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Around the Galleries.

LAPADA returns to London this month and so does the rebranded British Art Fair. International highlights include Fine Art Asia --the continent's foremostfair--in Hong Kong

The 20/21 British Art Fair has had a few testing years; it lost its long-term premises at the Royal College of Art in January 2016 and was forced to cancel the edition of that year, reopening in 2017 in the less spacious setting of the Mall Galleries in St James's. However, having been purchased earlier this year by Robert and Johnny Sandelson, the rebranded British Art Fair arrives this month at the Saatchi Gallery, its new permanent home in Chelsea (20-23 September).

The focus remains modern and contemporary British art. Fifty dealers--up from 34 last year, and with some prestigious names returning for the fair's new incarnation--hope to pique the interest of collectors. Two galleries present special exhibitions; Jonathan Clark offers more than 25 works by Ivon Hitchens (Fig. 1), charting the course of the celebrated landscape painter's development through his career. Meanwhile, Piano Nobile presents a rare opportunity to see sculptures by Anthony Caro alongside paintings by John Golding; the two friends were instrumental in elucidating the principles of American abstract painting for mid-century British artists. Elsewhere, works by everyone from Vanessa Bell to R.B. Kitaj are on show--and don't miss Mark Gertler's commission for Cadbury's Famous Artists series, Still life with pears, on show at Richard Green.

LAPADA celebrates the 10th anniversary of its Art & Antiques Fair this autumn, as the event returns to Berkeley Square from 14-19 September. This year's edition promises as great a variety of work as ever, with some 100 galleries and dealers presenting everything from antique furniture to contemporary painting. At this year's talks and events programme, speakers will address topics as diverse as the history of chairs and 18th-century porcelain. The headline lecture is again provided by the Ashmolean Museum, which returns as LAPADA's cultural partner, and will take as its subject the museum's upcoming exhibition Spellbound: Magic, Ritual and Witchcraft. Some exhibitors' displays blend old and new, decorative and fine arts. Didier Marien, the tapestry and carpet specialist and owner of Boccara in Paris, presents a tapestry created by Mortlake, the renowned 17th-century English manufacturers, and a 19th-century Aubusson rug. He also brings one of the standout works of this year's fair--Nocturne Matinale, a vast, colourful, geometric tapestry of1970 by Sonia Delaunay (Fig. 2). Willow Gallery, meanwhile, offers an opportunity to see still lifes by Marc Chagall and the Scottish Colourist S.J. Peploe side by side.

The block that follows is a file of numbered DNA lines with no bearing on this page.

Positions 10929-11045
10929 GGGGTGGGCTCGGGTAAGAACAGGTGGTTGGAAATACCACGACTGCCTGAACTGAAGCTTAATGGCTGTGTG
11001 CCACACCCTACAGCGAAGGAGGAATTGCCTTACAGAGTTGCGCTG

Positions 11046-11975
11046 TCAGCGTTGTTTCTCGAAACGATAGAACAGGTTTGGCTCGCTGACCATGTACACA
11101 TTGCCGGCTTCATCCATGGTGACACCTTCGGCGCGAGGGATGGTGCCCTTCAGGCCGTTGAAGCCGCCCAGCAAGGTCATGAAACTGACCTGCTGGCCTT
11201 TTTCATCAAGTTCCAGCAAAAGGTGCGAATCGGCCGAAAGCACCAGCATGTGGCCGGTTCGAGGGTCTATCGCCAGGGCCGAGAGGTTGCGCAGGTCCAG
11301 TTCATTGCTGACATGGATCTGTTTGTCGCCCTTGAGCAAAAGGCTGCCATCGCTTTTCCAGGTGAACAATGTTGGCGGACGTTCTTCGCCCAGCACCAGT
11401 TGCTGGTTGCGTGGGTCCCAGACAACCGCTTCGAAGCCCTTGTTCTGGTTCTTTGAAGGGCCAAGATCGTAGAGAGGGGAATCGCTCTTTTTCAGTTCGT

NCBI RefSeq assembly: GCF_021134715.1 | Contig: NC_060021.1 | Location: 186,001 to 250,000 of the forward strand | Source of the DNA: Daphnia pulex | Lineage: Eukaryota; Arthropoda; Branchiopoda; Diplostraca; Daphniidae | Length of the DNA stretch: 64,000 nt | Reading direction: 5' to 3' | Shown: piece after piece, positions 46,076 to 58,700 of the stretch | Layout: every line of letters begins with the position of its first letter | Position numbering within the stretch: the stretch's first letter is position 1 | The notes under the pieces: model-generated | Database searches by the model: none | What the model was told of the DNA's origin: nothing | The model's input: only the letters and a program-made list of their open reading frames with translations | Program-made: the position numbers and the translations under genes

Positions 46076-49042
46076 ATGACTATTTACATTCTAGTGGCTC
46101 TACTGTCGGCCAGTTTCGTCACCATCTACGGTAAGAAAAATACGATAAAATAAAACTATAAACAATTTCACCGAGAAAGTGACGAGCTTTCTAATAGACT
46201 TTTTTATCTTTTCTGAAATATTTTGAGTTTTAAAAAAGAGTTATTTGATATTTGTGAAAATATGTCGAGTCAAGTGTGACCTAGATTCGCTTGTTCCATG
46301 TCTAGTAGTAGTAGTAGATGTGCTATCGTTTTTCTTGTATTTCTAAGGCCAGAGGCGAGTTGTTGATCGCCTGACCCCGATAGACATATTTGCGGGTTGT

Antiques include everything from a 'Boulle' marquetry gueridon, extensively decorated with tortoiseshell and gilt-bronze--part of the typically strong offering by Butchoff--to an architectural trumeau by Piero Fornasetti, designed in collaboration with Gio Ponti (the pre-eminent Italian architect and designer of the 1960s and '70s). I. Franks brings a silver presentation ewer of 1909 by Elkington & Co., with a relief of Orpheus taming the beasts with his lyre. For collectables, head to Hampton Antiques, where a group of 1920s car mascots is on display.

There is also a solid range of British painting at the fair. John Iddon brings a recent Hockney lithograph, while Long & Ryle presents work by contemporary artists, including David Wightman and John Monks. For more traditional paintings head to the Parker Gallery; among the highlights here is an equine scene by Stubbs.